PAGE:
Wine, woman & song Opus 333 Johann Strauss (II) Download 'Wine, woman & song Opus 333' on iTunes
Her artistry inspired Mozart to write some of his most scintillating soprano roles. Meet Nancy Storace, the English opera star who stole his heart
We were in a hall in Lambeth rehearsing for Opera Holland Park. The nearest place for lunch was the Museum of Garden History, housed in the former St Mary’s Church alongside Lambeth Palace, and the burial place of Captain Bligh as well as six archbishops.
While waiting in the queue, I was idly reading the names on the wall plaques when I saw one that made my heart jump. It was in memory of Anna Selina Storace, known to her friends as Nancy, the soprano for whom Mozart wrote the role of Susanna in Le Nozze Di Figaro.
Nancy was, by all accounts, a phenomenal artist and an outstanding actress, with a voice of considerable range and power. She was born in London in 1765, the daughter of an Italian double-bass player who had married an Englishwoman.
Taught by the great castrato Venanzio Rauzzini (for whom Mozart had written his Exsultate, Jubilate), at the age of 13 she accompanied her parents to Italy to visit her elder brother, Stephen, who had been studying composition in Naples (he was to become a successful composer who died from gout aged only 33).
The Italian opera houses fell over themselves to book Nancy. Her Italian debut produced such tumultuous applause that a jealous Luigi Marchese, the castrato who appeared alongside her, demanded she be sacked on the spot.
In 1784, a representative of the Austrian Emperor Joseph arrived in Italy looking for singers for the newly-formed Italian Opera Company in Vienna. Nancy was immediately signed up and travelled to Vienna with her brother and mother. They made quite an impact, and not just musically: Stephen was imprisoned for fighting with an officer.
Nancy, still only 17, quickly became the darling of Vienna, adored by Emperor and public alike. With the world at her feet, she astonished everybody by marrying, against the advice of all her friends, John Fisher, a much older English violinist and composer who also happened to be a sadist. He beat her up so violently that when word reached the Emperor, Fisher was banished from the city.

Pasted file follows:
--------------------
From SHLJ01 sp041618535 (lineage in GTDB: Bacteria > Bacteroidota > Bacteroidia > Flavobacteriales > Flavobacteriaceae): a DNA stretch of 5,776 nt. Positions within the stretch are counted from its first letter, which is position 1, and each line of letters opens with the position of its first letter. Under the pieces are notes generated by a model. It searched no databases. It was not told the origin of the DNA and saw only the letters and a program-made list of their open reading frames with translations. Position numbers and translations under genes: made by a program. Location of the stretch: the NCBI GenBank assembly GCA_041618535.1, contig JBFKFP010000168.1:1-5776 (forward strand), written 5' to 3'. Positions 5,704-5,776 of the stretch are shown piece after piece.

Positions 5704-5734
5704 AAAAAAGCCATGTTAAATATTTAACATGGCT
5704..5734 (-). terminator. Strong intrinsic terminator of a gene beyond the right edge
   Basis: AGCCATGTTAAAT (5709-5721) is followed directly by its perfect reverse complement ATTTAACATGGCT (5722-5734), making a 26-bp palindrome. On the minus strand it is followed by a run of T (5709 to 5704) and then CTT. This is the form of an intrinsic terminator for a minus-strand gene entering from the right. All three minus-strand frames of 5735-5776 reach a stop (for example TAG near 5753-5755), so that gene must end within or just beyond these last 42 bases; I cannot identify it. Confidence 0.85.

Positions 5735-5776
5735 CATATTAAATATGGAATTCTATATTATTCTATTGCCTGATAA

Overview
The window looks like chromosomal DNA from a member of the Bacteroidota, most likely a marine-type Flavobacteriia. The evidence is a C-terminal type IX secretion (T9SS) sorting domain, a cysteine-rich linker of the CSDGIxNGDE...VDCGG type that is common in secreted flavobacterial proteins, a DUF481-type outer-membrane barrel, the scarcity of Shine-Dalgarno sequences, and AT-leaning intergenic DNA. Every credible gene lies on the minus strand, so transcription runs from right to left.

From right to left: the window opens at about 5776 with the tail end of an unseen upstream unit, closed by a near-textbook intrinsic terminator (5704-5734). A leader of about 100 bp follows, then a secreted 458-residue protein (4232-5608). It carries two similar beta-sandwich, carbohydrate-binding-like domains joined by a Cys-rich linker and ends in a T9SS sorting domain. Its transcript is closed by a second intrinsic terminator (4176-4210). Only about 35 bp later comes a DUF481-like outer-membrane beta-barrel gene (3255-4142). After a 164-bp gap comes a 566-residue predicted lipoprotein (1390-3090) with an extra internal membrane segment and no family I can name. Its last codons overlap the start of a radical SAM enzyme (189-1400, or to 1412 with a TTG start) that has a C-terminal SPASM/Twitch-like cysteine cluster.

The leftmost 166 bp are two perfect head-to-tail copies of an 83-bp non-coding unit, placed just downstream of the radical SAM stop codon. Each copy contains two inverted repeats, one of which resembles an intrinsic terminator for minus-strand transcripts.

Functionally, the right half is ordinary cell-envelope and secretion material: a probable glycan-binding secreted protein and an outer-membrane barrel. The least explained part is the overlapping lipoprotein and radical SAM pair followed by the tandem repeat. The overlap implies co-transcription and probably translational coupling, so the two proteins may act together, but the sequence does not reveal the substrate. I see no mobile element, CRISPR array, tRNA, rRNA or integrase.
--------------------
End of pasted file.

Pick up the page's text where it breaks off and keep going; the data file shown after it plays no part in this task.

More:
It wasn’t just her marriage that caused Nancy distress. Singing in the premiere of one of Stephen’s operas, she suddenly lost her voice. It was five months before she was able to sing again. She was, she discovered, pregnant, and although the baby was born, it only lived for a month. Three of Vienna’s leading composers – Salieri, Cornetti and Mozart – joined forces to write a cantata for Nancy’s recovery.
Mozart had first seen Nancy when she made her Viennese debut in Salieri’s La Scuola De’ Gelosi. He immediately fell in love with her as an artist and, it was rumoured, their relationship actually went much deeper. Certainly Nancy and Stephen became part of Mozart’s circle and were often at his house, while he frequently had dinner with them and their mother.
Stephen had become one of Mozart’s pupils; few composers could, like him, boast that they had had a string quartet performed by Haydn, Mozart, Dittersdorf and Vanhal (a now almost-forgotten composer of over 70 symphonies). Interestingly, Stephen pronounced his surname ‘Storass’ where Nancy called herself by the Italianate ‘Storachy’.
At that time, Mozart was considered by the Viennese to be a very talented performer but a not particularly good composer. He certainly wasn’t known for his operas, even though he had written some 15.
It was vital for his career that he have a success, so he teamed up with the Italian poet and librettist Lorenzo da Ponte to turn Beaumarchais’s controversial play Le Mariage De Figaro into an opera. He saw Nancy as the perfect Susanna and there can be no doubt that, whatever the exact nature of their relationship, she inspired him to write one of the greatest of all soubrette roles.
Le Nozze Di Figaro opened, after much intrigue at court, on 1 May 1786. It was a success but not quite the smash hit Mozart had hoped for. The following year Nancy decided to return to London and Mozart wrote probably his finest concert aria, Ch’io Mi Scordi Di Te? for her as a going-away present. He accompanied her at the piano when she sang it on the eve of her departure.
Although they never saw one another again, Nancy remained in Mozart’s thoughts. He wrote to her regularly (the letters have been lost) and she is thought by many to have inspired the role of the scheming maid Despina in Così Fan Tutte.
Back in London, Nancy continued her career on the concert platform and in the opera house, performing in her brother’s works and frequently appearing with the Irish tenor Michael Kelly who had also performed in the premiere of Le Nozze Di Figaro with her, singing the roles of Don Basilio and Don Curzio.
She even managed to get Mozart a commission to come to London and write an opera, but he was too ill to travel. On the night of Mozart’s death, Nancy suffered a brain haemorrhage and almost died herself.
She survived and with her latest lover, a tenor 11 years her junior, went on a European concert tour, appearing before Napoleon and Josephine, Nelson and Lady Hamilton.
Nancy died in 1817 at the age of 51 following a stroke, her friend Michael Kelly at her bedside. Her funeral took place at St Mary’s on 2 September, and her mother arranged for the plaque at which I had been staring to be set in the walls of the church. A remarkable place to find such a direct link to one of the greatest composers and best-loved operas of all time.